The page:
Resurgent Sexton in dreamland with Belfast Banter

Kevin Sexton thought he was a lost cause two years ago. Now, after a Cheltenham Festival winner, a first Grade One success and with a good ride in the Randox Grand National he is counting his blessings.

The 30-year-old has regained his love for racing and riding thanks to his family and friends that include trainer Peter Fahey.

So it is wholly appropriate the County Kildare-based handler and Sexton have enjoyed their finest hours thanks to Belfast Banter.

Just a few months ago, Belfast Banter was proving difficult to win with – but he too has been transformed by winning at the two biggest meetings in the jumps calendar.

The County Hurdle was a turning point and now Belfast Banter is the winner of the Grade One Betway Top Novices’ Hurdle.

“It’s my first Grade One, it’s Peter’s first Grade One, so it’s a dream come true for us all,” said Sexton.

“The stable has been so good to me. To repay him with these winners, it’s unbelievable. We’re doing it together and breaking these ducks together.

“I owe most of my career to him. He did his best to keep me going and then got me going again. He does so much for me. Him and his wife Ber have been amazing to me.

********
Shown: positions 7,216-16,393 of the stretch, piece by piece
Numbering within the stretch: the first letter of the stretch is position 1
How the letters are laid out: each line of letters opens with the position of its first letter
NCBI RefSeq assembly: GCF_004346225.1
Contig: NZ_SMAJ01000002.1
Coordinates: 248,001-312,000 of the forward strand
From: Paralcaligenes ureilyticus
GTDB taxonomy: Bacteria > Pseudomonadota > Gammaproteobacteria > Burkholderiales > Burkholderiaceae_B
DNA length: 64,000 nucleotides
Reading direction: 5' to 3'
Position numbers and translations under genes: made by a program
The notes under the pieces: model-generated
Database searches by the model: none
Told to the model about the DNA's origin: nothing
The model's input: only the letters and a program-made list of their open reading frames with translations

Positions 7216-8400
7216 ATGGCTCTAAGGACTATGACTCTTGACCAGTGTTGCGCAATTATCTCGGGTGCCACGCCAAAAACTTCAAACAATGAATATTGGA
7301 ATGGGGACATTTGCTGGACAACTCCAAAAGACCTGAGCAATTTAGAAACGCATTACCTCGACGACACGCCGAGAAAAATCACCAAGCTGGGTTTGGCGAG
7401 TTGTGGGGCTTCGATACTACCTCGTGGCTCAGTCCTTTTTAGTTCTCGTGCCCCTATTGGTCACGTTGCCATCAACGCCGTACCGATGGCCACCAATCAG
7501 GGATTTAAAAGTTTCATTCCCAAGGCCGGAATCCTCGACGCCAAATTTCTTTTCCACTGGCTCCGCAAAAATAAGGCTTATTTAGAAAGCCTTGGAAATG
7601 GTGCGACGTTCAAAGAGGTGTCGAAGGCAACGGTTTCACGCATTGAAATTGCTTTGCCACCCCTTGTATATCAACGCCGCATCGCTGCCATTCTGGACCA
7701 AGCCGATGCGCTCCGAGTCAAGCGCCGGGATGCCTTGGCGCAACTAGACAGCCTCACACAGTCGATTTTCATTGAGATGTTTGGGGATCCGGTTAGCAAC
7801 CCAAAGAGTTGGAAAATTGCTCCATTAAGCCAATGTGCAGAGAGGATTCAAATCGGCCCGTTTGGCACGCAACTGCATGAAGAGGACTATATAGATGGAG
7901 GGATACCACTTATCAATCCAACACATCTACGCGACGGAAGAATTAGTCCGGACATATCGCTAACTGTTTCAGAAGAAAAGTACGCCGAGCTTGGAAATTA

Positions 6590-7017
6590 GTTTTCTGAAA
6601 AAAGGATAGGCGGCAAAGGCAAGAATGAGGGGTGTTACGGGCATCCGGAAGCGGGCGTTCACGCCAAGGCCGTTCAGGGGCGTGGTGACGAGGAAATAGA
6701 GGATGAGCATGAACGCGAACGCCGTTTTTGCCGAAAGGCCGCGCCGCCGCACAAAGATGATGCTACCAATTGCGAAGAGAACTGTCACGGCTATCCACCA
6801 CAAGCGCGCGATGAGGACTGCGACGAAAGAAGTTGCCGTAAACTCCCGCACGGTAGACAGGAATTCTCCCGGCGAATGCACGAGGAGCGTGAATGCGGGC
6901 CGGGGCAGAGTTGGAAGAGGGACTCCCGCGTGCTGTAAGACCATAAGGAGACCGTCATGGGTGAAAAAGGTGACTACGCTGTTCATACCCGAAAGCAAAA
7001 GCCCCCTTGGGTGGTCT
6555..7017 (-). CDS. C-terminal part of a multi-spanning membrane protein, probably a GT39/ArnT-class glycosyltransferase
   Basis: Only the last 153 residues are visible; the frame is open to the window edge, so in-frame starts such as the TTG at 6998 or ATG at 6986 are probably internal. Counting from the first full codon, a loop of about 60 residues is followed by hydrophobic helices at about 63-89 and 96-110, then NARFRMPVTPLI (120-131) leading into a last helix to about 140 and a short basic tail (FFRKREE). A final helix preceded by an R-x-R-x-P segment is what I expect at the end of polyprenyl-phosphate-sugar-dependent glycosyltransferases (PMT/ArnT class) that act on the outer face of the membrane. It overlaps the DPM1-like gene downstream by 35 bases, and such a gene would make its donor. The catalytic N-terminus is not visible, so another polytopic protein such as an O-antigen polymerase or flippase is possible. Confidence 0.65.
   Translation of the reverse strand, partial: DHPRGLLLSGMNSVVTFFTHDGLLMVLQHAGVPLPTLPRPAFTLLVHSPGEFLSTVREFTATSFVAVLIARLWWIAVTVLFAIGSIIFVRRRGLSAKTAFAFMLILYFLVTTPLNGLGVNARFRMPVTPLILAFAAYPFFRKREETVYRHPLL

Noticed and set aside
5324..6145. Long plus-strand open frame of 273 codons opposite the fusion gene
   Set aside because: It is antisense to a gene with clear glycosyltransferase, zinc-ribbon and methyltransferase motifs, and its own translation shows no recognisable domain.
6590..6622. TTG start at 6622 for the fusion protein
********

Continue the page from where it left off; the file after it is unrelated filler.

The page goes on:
“What he’s done in the last few weeks has been amazing and he’s a horse we couldn’t win with.

“I almost gave up riding. I had pretty much given up, but those who helped me I hope they are enjoying it at the minute.

“It’s unbelievable. The last month, it’s hard to believe what has happened.

“It took me a while to digest the County Hurdle so I don’t know how long this is going to take.”

Sexton has forged a real bond with Belfast Banter and he even talked to the horse before the race.

“On the way to the start I was saying ‘if you pull this one off I’ll forgive you if you never win again’ and he’s done it now,” he said.

“He is a good traveller and everything has clicked in the last month. He’s found the will to win. He just wanted to get to the line. He got so much confidence out of winning the last day.

“He’s gone from being in the shadows to being the centre of attention, and he loves it. Ber rides him out most of the time at home. She got a fall last week and hurt herself, so I’ve been riding him out fort the last week. She hurt her shoulder blade, but she’s OK.

“It’s mind-blowing. It’s going to take while to sink in.”

Sexton also cannot believe his luck in getting the ride on Shattered Love for Denise Foster in the Grand National.

“This time last year I was watching myself in the Virtual Grand National, finishing sixth on Peregrine Run having never even rode in one. So much seems to be happening,” he said.

“I don’t think I’d get much sleep without the Grade One winner, so I don’t know how I’m suppose to sleep now.

“Jack Kennedy had a tough decision and chose Farclas. I’m just so lucky.

“It was such a shock to get the ride. I was told I was on the list, but never thought I’d actually get a ride in it.

“To have a ride in it this year is amazing. I said after Cheltenham, anything else that happens is a bonus, but I never expected bonuses like this. I hope it keeps going.